What Is Career Management?
Career management is the lifelong process of investing resources
to achieve your career goals. Career management is not a singular
event but a continuing process that is a necessity for adapting
to the changing demands of the 21st Century economy.
Whether we are in the early phase of our work life or are
a workforce veteran, we have probably heard the term career
management. We have also probably heard that in the future
we need to be responsible for our careers. What we may not
have been told is what career management is and how we do
it! Career management uses concepts similar to good financial
management. A good rule of thumb to keep in mind is that a
disciplined investment, made on a regular basis, yields a
greater return. Although the tactics will vary, career management
focuses on two key investment assets to manage throughout
our working years, our personal lifelong learning and our
network of relationships.
It is often surprising to realize how much of our day-to-day
work is now based around technology. Computers and other scientific
advancements have radically altered the way in which we conduct
work. Even more amazing is the realization that there are
more scientists alive today than ever before and the projected
rate of change will increase tenfold in our children's lifetime.
The ramifications of these advancements and innovations will
ripple swiftly through the economy, obsolescing many businesses
and catapulting others into the limelight. How well we are
able to adapt to these ongoing innovations will be directly
related to how current we keep our knowledge and skills. Consider
how to vary your investments in time, energy and resources.
Examples might include: credentialed coursework (locally or
through distance learning), topical courses for certificates,
joining cutting edge projects, attending conferences, or staying
current in professional reading.
Network of Relationships
As we have moved to an information and service economy, relationships
have become an increasingly critical asset. Not only do our
relationships help us accomplish our day-to-day tasks with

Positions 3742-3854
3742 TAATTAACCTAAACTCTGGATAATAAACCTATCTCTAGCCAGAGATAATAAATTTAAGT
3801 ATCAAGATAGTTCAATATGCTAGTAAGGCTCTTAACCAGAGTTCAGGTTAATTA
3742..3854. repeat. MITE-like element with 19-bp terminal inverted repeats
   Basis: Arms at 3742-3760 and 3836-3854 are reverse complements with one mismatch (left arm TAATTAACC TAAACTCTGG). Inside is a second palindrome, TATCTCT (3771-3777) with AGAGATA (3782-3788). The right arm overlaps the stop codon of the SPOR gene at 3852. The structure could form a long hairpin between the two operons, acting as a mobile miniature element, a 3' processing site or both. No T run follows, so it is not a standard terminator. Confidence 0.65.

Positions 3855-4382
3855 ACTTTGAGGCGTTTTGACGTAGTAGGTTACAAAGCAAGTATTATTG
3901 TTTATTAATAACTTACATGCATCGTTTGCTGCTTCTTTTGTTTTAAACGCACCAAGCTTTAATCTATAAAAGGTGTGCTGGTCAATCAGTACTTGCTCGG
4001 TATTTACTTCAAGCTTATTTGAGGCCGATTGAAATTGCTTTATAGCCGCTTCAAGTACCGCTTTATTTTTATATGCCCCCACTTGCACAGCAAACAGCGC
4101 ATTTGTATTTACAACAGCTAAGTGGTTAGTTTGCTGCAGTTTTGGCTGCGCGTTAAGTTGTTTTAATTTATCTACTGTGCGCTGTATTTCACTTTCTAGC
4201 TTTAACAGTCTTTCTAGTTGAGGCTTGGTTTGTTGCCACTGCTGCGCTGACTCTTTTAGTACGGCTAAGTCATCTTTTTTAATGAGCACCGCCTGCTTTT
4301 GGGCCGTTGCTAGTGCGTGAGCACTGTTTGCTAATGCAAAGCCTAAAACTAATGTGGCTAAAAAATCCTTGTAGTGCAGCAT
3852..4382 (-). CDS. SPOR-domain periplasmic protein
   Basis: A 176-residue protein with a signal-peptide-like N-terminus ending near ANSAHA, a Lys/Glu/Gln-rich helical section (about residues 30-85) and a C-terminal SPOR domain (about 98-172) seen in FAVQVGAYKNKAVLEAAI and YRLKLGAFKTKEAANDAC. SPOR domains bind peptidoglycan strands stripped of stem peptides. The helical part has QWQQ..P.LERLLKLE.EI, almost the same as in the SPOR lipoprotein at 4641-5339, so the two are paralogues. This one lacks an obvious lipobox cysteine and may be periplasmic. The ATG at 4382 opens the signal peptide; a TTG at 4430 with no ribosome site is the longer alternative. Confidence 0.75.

colleagues, vendors, customers and competitors, these relationships
will be the source of information about how fields and industries
are evolving. We also have relationships outside of our work
environments that may be affiliated with our hobbies, children,
and spiritual or community networks. These personal and professional
relationships will transcend specific companies, industries
and communities. How we interact, respond and connect in all
our relationships will impact our present performance and
future opportunities. Very little is accomplished in isolation.
Networking uncovers more than 70% of current job openings.
Keeping connected and knowing how to build good relationships
are more important than ever before. These skills can be developed
in applied communication courses, mastering contact management
software, effective listening and genuine desire to get to
know people better.
Lifelong learning and relationship management form the backdrop
of successful career management. Creating a vision and plan
are also essential to guiding informed investment decisions
and establishing annual goals. The career vision we establish
should be broad enough to be flexible, but specific enough
to be actionable. This career vision, built on a profile of
our unique traits, directs our choices to develop what we
need to be satisfied and be able to successfully contribute
in different work environments over the years. To maintain
our adaptability and employability, habitually establishing
annual learning goals and nurturing our relationships are
the keys to productive career management.
© Copyright 2004, Career Vision. Article may be reprinted